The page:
IMF: Saudi economy stagnant as unemployment rises
The International Monetary Fund (IMF) says Saudi Arabia has a weak economic growth and a rising unemployment level, advising the country to slow down austerity measures it has been adopting in order to curb a huge budget deficit.
The IMF’s latest report on its annual economic consultations with the kingdom, published Thursday, projected a below 2 percent non-oil growth for Saudi Arabia in 2017, down from 4 percent in 2015, while overall economic growth was expected to dip close to zero.
Experts attribute the weak growth to the kingdom’s lower production of crude oil in line with an agreement by the Organization of the Petroleum Exporting Countries (OPEC) to reduce output in an attempt to help boost the prices.
Coupled with the recently announced unemployment rate of 12.8 percent, the IMF report paints a bleak economic picture for the oil-rich kingdom, which has been cutting spending while raising taxes and fees to curb by 2020 a huge budget deficit that stood around $98 billion in 2015.
Tim Callen, the IMF’s Saudi mission chief, said while gap was getting narrower, the pace of fiscal consolidation “is probably too rapid” and does not give households and businesses enough time to adjust.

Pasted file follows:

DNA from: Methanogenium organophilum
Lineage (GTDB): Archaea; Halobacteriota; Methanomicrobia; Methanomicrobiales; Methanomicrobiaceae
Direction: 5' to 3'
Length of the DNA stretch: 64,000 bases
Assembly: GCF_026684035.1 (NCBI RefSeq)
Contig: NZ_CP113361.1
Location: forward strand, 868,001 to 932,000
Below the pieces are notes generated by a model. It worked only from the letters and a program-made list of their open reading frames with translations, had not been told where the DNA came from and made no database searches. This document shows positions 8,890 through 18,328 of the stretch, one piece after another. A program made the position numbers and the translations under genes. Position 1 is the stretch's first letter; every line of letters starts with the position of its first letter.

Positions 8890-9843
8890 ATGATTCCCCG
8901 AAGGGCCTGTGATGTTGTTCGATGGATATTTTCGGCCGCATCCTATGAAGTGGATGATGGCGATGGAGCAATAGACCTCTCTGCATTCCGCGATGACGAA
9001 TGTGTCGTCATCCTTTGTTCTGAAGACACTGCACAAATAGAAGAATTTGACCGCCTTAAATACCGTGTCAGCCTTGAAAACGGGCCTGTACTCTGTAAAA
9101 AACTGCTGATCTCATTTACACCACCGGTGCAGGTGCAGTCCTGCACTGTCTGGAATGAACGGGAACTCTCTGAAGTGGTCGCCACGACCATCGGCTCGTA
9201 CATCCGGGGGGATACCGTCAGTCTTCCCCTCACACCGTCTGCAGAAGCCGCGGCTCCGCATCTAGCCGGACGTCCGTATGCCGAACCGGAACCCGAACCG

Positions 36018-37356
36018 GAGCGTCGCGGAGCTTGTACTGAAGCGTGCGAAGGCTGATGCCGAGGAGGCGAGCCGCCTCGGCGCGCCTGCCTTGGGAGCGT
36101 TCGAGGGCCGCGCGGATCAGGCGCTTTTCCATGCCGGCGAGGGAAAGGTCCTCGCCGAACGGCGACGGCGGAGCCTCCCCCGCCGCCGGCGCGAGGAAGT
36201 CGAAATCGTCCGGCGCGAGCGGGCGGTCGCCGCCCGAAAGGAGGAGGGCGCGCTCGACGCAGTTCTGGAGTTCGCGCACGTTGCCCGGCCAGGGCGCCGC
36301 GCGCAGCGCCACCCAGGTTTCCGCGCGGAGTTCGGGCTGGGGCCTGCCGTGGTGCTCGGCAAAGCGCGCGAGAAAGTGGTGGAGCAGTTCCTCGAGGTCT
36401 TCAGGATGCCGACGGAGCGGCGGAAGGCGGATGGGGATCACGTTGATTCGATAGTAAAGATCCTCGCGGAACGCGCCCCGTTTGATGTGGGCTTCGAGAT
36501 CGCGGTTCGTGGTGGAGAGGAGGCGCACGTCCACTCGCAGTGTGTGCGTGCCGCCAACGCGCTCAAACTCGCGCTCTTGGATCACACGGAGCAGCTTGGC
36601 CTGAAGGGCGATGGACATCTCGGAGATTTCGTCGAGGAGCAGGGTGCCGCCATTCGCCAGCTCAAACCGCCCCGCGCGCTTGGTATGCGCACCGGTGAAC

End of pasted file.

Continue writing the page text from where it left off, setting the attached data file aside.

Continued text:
“The planned fiscal consolidation should proceed more slowly,” Callen told reporters Thursday during a webcast.
“The strong fiscal buffers, the availability of financing, and the current cyclical position of the economy mean that rapid fiscal consolidation is neither necessary nor desirable,” the IMF said in its report.
The fund noted that although Riyadh could safely delay balancing the budget until 2022, it could not convince Saudi officials to do so.
Unlike the IMF, which thinks domestic fuel and water price hikes set out in the deficit-cutting plan should be delayed, Saudi officials believe a fast pace of hikes will make them easier to introduce.
“They saw merit in pushing ahead quickly with the fiscal reforms, particularly as they felt the compensation mechanisms they were developing to support households and businesses would limit the economic impact,” the report said.
It also noted that Saudi officials seemed to have felt the impact and were considering making changes to their austerity plans.